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CARLEY, Judge.
Administrative appeal. Bulloch Superior Court. Before Judge Martin.
An administrative hearing officer found that appellee-employee had voluntarily resigned his position with appellant-employer "without good cause" and was, therefore, disqualified from receiving unemployment benefits. See OCGA 34-8-158 (1); Moore v. Tanner, 172 Ga. App. 792 (324 SE2d 772) (1984). Appellee's administrative appeals were unsuccessful. However, on appeal to the superior court, the finding of appellee's disqualification was reversed. The superior court held that, under the evidence, appellee had merely offered to resign, which offer he had then withdrawn before it had been accepted by appellant. Accordingly, the superior court felt "constrained to hold that there was no evidence to support a finding that [appellee's] written contract was modified by a mutual consent of the parties." The superior court further held that there was "nothing in the evidence . . . to show that [appellee] and [appellant] ever came to a meeting of the minds regarding the terms of his resignation. . . . Thus, the parties were left with their written contract which [appellant subsequently] elected to terminate." Appellant applied to this court for a discretionary appeal from the order of the superior court holding that appellee had not voluntarily resigned but had been terminated from his employment. Appellant's application was granted and this appeal results.
In reviewing the sufficiency of the evidence to authorize a decision of an administrative agency, a superior court, as well as this court, is bound by the "any evidence" rule. See Miller Brewing Co. v. Carlson, 162 Ga. App. 94 (290 SE2d 200) (1982); Moore v. Tanner, supra. Accordingly, the sole issue for resolution is whether there was "any evidence" to support the administrative finding that appellee had voluntarily resigned his employment "without good cause."
Under the evidence, appellee, for personal reasons, confronted his superior and informed her that he felt he could no longer operate effectively in his employment. Being of the opinion that "it was best that [he] resign rather than get fired," appellee informed his superior that he would sign a letter of resignation if she would type it. It was appellee rather than his superior who first used the word "resignation" and it was appellee's acknowledged intent that his resignation was to take effect "immediately." His superior agreed to type a resignation letter and, at her express direction, appellee then began to remove all of his personal belongings from the work place. Appellee subsequently refused to sign the letter of resignation. He did not refuse to do so because he no longer wished to resign immediately. He did so only because of a disagreement with his superior over the amount of compensation that he would be paid for his past services to the date of his resignation. Appellee left work without signing the resignation letter. When appellee reported for work the next day, he was told that his employment with appellant had been terminated.
Mutual consent of the parties is not always necessary to effect a resignation. "[A] resignation may become effective without . . . acceptance [by a higher authority], and even impliedly, as by abandonment of all duties and work. [Cits.]" Young v. Minton, 49 Ga. App. 545 (176 SE 662) (1934). The evidence in this case would authorize a finding that appellee had made his own unilateral decision to resign from his employment, which resignation was to be unconditional and effective immediately upon the verbal conveyance of his unilateral decision to his superior. The evidence would not demand a finding that appellee's oral pronouncements were his mere tentative "offer" to resign and that it was only upon his subsequent submission of a formal letter of resignation and appellant's acceptance thereof that a resignation of his employment would be accomplished. Although appellee apparently had a written contract of employment, there is no evidence that, under its provisions, he did not have the right to effect his own voluntary and unilateral oral resignation or that appellant did not have the right to consider appellee as having effectively resigned his employment unless and until it had accepted a written letter submitted by him. Allen v. Lankford, 170 Ga. App. 605 (317 SE2d 645) (1984) is not authority for the proposition that an immediate resignation cannot be accomplished by an employee's oral conveyance of his unilateral decision to do so but requires a formal offer and acceptance. On its facts, that case involved neither an oral nor a unilateral resignation. The only evidence of the employee's resignation in Allen was in the form of her submission of a formal letter which was to the effect that she "wish[ed] to resign" but which apparently gave no specific date for her doing so. Under those circumstances and because the employee was a tenured public school teacher, it was held that such a written letter of resignation could be withdrawn at any time prior to its formal acceptance by the school board.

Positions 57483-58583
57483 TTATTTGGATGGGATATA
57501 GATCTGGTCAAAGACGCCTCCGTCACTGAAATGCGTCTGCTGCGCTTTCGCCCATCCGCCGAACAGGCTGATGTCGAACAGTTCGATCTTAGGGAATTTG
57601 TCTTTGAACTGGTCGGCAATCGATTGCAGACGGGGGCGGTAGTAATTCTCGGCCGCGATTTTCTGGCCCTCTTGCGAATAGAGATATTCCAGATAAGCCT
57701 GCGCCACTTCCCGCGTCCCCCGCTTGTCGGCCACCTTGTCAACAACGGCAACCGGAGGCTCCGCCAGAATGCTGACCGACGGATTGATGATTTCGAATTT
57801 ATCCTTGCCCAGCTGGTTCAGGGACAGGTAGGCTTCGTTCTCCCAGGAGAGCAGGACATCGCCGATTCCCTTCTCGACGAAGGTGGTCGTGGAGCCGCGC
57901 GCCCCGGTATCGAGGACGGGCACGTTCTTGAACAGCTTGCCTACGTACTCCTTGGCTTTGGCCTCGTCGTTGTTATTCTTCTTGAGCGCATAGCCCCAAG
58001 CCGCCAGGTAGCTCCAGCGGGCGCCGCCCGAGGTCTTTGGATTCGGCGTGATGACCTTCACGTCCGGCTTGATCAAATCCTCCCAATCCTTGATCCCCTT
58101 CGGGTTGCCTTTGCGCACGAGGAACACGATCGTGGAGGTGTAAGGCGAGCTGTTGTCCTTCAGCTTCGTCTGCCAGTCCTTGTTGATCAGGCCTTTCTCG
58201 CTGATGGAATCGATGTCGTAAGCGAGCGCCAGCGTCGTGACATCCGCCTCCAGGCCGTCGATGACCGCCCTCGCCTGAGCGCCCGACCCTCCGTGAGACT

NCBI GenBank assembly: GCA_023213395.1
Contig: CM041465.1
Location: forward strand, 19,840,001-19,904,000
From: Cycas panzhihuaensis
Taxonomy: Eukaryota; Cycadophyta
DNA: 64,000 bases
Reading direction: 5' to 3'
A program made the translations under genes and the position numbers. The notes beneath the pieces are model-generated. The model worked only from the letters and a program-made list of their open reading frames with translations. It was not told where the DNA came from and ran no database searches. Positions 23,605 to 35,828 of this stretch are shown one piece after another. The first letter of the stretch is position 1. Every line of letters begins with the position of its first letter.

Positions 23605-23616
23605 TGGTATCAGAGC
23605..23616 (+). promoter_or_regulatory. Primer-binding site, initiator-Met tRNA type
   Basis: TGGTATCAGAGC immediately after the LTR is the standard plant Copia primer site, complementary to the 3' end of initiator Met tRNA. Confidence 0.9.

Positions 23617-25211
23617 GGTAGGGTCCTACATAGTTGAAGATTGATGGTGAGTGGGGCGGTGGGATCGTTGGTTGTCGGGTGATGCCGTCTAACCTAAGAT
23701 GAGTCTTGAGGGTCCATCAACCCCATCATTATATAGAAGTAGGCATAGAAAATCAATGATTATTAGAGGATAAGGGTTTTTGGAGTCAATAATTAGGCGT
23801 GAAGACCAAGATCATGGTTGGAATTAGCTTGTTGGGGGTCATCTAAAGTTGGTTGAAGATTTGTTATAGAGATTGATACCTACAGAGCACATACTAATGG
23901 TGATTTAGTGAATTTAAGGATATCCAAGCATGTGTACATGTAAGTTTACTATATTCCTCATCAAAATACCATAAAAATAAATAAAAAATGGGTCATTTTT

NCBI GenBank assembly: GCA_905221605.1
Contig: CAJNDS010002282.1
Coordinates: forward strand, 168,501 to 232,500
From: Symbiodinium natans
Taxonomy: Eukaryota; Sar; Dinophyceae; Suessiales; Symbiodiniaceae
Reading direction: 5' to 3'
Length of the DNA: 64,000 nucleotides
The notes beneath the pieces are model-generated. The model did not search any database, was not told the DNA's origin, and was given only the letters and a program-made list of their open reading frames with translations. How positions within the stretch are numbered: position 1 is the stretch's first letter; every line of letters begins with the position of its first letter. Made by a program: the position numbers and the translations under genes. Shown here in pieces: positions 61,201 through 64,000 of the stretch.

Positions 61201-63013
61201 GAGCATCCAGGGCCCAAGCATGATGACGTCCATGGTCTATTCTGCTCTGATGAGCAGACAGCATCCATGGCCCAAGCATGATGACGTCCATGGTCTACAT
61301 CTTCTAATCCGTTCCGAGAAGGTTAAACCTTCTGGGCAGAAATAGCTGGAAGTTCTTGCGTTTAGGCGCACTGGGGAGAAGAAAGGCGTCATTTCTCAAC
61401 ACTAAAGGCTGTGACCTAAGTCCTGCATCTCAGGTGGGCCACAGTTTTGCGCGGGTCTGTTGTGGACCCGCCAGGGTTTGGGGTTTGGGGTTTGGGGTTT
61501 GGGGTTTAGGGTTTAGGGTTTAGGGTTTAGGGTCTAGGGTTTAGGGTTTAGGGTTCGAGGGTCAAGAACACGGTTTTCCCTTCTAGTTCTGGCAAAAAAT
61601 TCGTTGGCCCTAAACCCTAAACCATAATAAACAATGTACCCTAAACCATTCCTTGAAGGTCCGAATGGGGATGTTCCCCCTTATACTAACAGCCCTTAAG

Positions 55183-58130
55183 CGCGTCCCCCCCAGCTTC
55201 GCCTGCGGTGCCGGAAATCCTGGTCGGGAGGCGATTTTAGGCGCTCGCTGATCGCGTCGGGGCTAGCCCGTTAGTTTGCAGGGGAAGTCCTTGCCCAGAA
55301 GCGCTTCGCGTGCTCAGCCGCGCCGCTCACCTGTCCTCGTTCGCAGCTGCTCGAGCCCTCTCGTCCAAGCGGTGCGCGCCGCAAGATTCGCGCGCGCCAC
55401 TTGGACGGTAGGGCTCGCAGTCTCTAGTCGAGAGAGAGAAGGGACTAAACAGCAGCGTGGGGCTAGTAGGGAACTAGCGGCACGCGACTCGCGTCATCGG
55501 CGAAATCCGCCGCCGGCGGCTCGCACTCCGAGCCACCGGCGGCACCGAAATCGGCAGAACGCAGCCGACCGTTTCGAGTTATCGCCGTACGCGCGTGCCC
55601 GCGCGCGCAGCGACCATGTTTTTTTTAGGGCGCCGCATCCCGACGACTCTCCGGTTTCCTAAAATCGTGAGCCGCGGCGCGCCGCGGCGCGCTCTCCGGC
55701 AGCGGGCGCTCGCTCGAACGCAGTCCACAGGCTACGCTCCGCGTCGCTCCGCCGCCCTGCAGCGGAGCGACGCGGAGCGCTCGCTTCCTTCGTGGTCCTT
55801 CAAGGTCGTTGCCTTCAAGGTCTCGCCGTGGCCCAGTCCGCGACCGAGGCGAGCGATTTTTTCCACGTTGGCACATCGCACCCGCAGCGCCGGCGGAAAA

Moreover, even assuming that the evidence did demand a finding that appellee had merely made an oral offer to resign, the evidence would nevertheless authorize a finding that appellee's supervisor had construed that offer as one for appellee's unconditional and immediate resignation, which offer she had then immediately accepted. Her response to appellee's pronouncement of his resignation was to direct him to remove all of his personal belongings from the premises forthwith rather than to wait until he could sign a formal letter of resignation. The evidence would also authorize a finding that appellee had acquiesced in this construction of his offer as one for his unconditional and immediate resignation. He complied with his superior's direction by beginning to remove his belongings rather than insisting upon waiting until his resignation could be formalized in writing. Accordingly, notwithstanding any evidence of a subjective and unexpressed intent on the part of appellee that he was offering to resign only upon the condition that appellant agreed that his resignation would entitle him to the receipt of additional accrued compensation for his services to date, the evidence would authorize a finding that a contract had nevertheless resulted from appellant's acceptance of appellee's original oral offer of his unconditional and immediate resignation. See generally Consolidated Freightways Corp. v. Williams, 139 Ga. App. 302, 303 (1a) (228 SE2d 230) (1976). " '[T]he intention of the parties may differ among themselves; in such cases the meaning placed on the contract by one party and known to be thus understood by the other party shall be held as the true meaning.' " Reeves v. Daniel, 143 Ga. 569 (2) (85 SE 756) (1915).